Today I gave myself permission to let go of responsibilities and deadlines and just play in the kitchen. I started the day thinking I would pull out my sourdough starters and give them some love but I ended up going a different direction entirely. At some point this morning I was reminded of a gluten-free brioche roll recipe I had seen on the Cup4Cup Gluten-Free Flour website. Since I still had most of a bag of the Cup4Cup flour (I first talked about and used this flour in this Sweet Potato Bread) and a fresh supply of my favorite Kerrygold butter, I decided to go ahead and try the brioche roll recipe. Just because.
The last time I made brioche was for The Bread Baker’s Apprentice Challenge, when I chose the super extra buttery rich version of Peter Reinhart’s recipe. These gluten-free brioche rolls, while plenty rich, have nowhere near as much butter as I managed to squeeze into that last batch. And these are easier to put together because they are baked in a muffin tin and therefore don’t need any special shaping. Also, the butter is melted and added to the flour along with the beaten eggs, so there’s no need to slowly beat in small amounts of softened butter. It’s really easy to put together, although it’s going to work best with a stand mixer.
Here is what the gluten-free brioche dough looked like after mixing. It is very soft and sticky, not something that can be handled and kneaded by hand. But that’s okay, because once it’s mixed we don’t need to do anything other than cover it and let it rise for a while.
It’s hard to tell in the photo, but after about an hour and a half, the dough had risen some. I should have put it in a clear plastic container so I could mark the starting point and actually see how much the volume increased, but I didn’t. Maybe next time. Anyway, I thought that this had risen enough and I went ahead and started putting the batter in my greased muffin tin.
What you really need for this part is one of those mechanical ice cream scoops. They really don’t work well for ice cream, but they are perfect for portioning out batter for cupcakes, muffins, and these brioche rolls. Seriously, this batter/dough is sticky and an ice cream scoop is the way to go! After portioning out all the dough, I ended up filling 17 holes, so you definitely need to have either two 12-cup muffin tins or one 12-cup and one 6-cup. And make sure you grease the muffin tins first! I just used nonstick spray. After portioning out the rolls, you’ll gently brush them with egg wash and sprinkle with flaky sea salt.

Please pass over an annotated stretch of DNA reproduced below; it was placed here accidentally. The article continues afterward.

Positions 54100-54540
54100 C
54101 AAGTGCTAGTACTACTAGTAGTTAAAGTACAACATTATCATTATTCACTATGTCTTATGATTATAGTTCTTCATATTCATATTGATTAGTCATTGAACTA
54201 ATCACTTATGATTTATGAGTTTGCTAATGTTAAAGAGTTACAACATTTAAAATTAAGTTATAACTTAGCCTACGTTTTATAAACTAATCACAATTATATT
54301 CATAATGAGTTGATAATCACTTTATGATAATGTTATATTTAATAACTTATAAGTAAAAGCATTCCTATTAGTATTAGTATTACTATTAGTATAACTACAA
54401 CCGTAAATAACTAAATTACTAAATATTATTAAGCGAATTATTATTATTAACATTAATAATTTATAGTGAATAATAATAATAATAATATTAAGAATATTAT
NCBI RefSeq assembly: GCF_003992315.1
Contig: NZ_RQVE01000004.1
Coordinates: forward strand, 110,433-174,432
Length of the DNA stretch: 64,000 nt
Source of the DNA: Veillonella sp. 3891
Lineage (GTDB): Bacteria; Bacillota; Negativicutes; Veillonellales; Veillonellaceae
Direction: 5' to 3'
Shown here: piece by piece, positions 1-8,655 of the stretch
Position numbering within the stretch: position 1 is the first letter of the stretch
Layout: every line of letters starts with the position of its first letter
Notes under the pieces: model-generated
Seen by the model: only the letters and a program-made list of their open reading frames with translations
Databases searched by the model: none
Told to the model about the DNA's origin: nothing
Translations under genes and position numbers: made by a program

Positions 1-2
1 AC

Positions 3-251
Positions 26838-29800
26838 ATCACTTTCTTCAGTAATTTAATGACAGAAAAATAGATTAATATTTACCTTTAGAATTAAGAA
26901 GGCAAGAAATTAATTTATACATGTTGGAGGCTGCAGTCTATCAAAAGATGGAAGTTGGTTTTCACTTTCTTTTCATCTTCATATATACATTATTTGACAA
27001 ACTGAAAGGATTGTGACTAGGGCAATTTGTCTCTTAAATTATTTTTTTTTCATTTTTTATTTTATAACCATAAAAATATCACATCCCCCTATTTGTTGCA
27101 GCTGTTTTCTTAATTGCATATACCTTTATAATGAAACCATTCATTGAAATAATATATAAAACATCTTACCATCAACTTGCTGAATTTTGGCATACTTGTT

You’ll need to let them rise a bit more before putting them in the oven – I let them go for about 35 minutes. Then it’s into the oven at 350 degrees to bake for 15-17 minutes. I rotated the pans after 10 minutes so they would brown evenly.
I was happy to see them rise quite a bit in the oven and turn into perfect little brioche rolls!
I was even happier when I bit into one that was still a bit warm. These are absolutely delicious – buttery, yeasty, and slightly sweet with a tender crumb. I ate two of them slathered in butter and sat there dreaming about the Meyer lemon marmalade that I need to make.
Since I followed the Cup4Cup Flour recipe exactly and it’s available on their website, I’m not going to reprint it here. You can download and print the recipe here. If you do buy some Cup4Cup Flour, there are more great-looking recipes available on the site, including a stuffing recipe that uses these brioche rolls.
I have not been asked by Cup4Cup to promote their product, we just happened to buy some and I have had fun baking with it. It’s an expensive product, so I thought I’d share my results in case any of you were curious if it’s worth the money. For a special occasion gluten-free treat like these brioche dinner rolls, I think it’s worth a try! I know that Cup4Cup flour mixes are available in 3-pound bags at Williams-Sonoma, Sur La Table (where we bought it), and several other stores, but if you really like it, you can buy a 25-pound bag through Amazon, which cuts the price per pound in half.
This post contains Amazon affiliate links.